The new anti-smoking campaign. No mention of COPD ?

The governments new anti-smoking campaign focuses on lung cancer but doesn't mention COPD. Apparently COPD kills more people each year than lung cancer and breast cancer combined. Knowing abut smoking and lung cancer did not make me stop, Perhaps knowing about COPD as well may have made me think.Seeing people with oxygen cannula up their nose and them gasping for breath does make a point. It was a mild heart attack that made me stop. When I found out about it at the hospital I stopped there and then and haven't looked back.

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  • I agree Puff. Cancer did not really seem real to me and I certainly never worried about it. I had never heard of COPD before diagnosis. I had heard of emphysema but thought only miners were affected by it. Maybe cannula and oxygen tanks would have scared me enough instead of me smoking until i was diagnosed with final stage COPD. We seem to be totally invisible.

  • It seems it's generally diagnosed when it's gone too far. I should have listened to my kids but I just said I had " smokers cough ". Duh !

    I forgot a couple of links in my blog.

    One for the anti-smoking campaign.

    guardian.co.uk/media/2012/d...

    One for the other info.

    tribune.com.pk/story/447734...

  • Shhhh! - 'they' don't want the general public to know about COPD, or so it seems... :(

    As already noted by many, most GP's are general practitioners and not COPD specialists, that's why they don't spot it - as per this news item and quite extentive explanation: dailymail.co.uk/health/arti... - if the Daily Mail know so much about it, then how come Joe Public does not ?

    There's a new NHS campaign starting in February 2013 called INHALE - if you want to find out more before it launches, see inhale.nhs.uk/inhale/contex... ;)

    What we all need to do is to make sure our GP's and consultants, as well as their staff, are aware of this central resource, via the NHS. It's there for them, not us, but they'll probably not take a lot of notice unless we, their patients, tell them to use it!

  • A problem Gordon - many GPs do not even see their COPD patients. I know mine is not the only one to think that all of my questions, needs, etc should be met by my consultant or hospital nurse.

  • A couple of videos here that are copd, emphysema focussed.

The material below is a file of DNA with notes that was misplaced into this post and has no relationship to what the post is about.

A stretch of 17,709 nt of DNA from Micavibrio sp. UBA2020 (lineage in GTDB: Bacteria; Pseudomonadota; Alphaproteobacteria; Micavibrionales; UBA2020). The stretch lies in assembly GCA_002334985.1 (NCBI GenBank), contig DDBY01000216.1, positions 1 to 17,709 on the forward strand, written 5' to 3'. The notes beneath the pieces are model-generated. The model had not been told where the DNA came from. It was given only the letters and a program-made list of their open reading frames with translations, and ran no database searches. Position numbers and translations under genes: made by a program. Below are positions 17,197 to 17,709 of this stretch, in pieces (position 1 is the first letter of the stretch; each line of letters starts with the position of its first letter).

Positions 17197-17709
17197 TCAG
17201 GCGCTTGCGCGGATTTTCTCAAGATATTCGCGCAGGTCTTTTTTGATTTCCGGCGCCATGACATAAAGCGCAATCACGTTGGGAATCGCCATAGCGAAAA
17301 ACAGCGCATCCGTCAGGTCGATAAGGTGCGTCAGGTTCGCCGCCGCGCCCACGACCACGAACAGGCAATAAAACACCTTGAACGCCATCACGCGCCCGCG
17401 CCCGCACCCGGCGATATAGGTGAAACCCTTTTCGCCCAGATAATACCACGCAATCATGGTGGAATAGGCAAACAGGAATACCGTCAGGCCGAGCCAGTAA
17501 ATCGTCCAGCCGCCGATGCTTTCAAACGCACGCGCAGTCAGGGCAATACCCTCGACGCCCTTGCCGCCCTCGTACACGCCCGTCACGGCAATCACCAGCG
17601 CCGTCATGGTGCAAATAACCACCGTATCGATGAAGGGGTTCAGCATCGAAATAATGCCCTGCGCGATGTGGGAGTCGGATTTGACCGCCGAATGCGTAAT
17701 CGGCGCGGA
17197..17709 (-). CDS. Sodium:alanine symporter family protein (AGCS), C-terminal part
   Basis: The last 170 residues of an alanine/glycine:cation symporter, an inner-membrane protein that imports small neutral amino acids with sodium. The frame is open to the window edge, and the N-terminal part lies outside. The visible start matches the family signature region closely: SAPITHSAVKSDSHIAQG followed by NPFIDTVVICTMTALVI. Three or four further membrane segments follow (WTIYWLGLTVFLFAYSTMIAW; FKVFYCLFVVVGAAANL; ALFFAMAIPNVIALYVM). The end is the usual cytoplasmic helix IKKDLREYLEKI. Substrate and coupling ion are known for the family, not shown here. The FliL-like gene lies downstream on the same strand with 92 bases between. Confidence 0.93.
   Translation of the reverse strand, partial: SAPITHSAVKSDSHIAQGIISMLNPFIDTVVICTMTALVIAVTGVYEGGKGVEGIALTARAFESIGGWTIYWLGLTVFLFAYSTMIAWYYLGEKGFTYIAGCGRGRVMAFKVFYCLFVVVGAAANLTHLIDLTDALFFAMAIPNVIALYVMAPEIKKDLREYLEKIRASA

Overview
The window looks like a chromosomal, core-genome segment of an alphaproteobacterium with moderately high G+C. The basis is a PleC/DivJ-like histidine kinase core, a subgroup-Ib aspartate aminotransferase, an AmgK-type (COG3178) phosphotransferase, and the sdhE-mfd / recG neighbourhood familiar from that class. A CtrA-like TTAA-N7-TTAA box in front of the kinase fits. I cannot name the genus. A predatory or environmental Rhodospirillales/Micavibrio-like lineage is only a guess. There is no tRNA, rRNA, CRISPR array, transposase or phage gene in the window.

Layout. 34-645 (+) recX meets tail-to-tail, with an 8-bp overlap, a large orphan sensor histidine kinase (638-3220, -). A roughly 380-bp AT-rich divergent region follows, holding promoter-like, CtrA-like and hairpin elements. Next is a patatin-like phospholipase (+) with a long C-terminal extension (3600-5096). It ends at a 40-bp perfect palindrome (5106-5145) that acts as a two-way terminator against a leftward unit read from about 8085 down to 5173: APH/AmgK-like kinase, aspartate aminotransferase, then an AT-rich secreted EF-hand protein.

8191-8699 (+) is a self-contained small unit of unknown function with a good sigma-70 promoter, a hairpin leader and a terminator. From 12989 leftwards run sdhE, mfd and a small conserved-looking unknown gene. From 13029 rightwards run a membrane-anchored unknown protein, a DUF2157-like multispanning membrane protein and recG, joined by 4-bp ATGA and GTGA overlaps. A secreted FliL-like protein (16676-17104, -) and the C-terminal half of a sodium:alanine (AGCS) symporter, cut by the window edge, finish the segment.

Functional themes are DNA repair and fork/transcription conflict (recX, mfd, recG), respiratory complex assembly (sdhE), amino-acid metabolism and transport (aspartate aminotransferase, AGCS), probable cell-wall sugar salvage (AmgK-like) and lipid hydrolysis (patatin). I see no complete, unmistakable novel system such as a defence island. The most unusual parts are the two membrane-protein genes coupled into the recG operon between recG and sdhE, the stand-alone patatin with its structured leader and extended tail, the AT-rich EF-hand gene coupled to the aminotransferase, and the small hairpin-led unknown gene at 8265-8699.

Some of the lung cancer videos are horrendous. Lung Cancer when it strikes can kill much more quickly than copd it does not discriminate at all.

  • Yes. Lung cancer can be a quick killer.

  • Hello all I'm new here. Recently had a chest xray and have now been referred to chest clinic. Doctor did mention COPD to me but as yet I'm awaiting a diagnosis. The hospital did say over the phone if it was serious I'd be in there now. Stopped the fags a couple of weeks ago and I've never coughed so much.

  • I've just watched all of these. Thank God my COPD doesn't affect me as much as those featured, nowhere close, in fact.

    Lung cancer is far worse than COPD, as you can live with COPD if you do the right things as far as possible. The poor man with lung cancer was a different story altogether.

    My GP says that COPD is not broadcast because it would put people off giving up smoking as, like with me, I had no symptoms until I had stopped.

    We all know smoking kills, and we, as individuals, decide whether to carry on smoking or not. We have to take responsibility ourselves and not blame doctors.

    The treatment we get after is a different matter, but mine has been good. Not everyone gets the same and that is the problem.

    Lynne xx

  • I sympathise and identify with the lady and child, watching out of the window and then where she's struggling to climb the stairs. That's about my level now.

    I lost my mum to lung cancer earlier in the year, it was a lot quicker than anyone expected.

    As for putting people off stopping smoking - until I stopped I was reasonably OK. It's only now that the tar and gunk has gone that the bugs can get in and cause chest infection after chest infection. Hmmm...

  • I agree Lnne. I was diagnosed with COPD about 2 years ago. I also have had asthma for 25 years. I was told at my last nurse COPD check that I am just out of the COPD range now and that my medication is working.

    She said it had probably been 'poorly treated asthma'!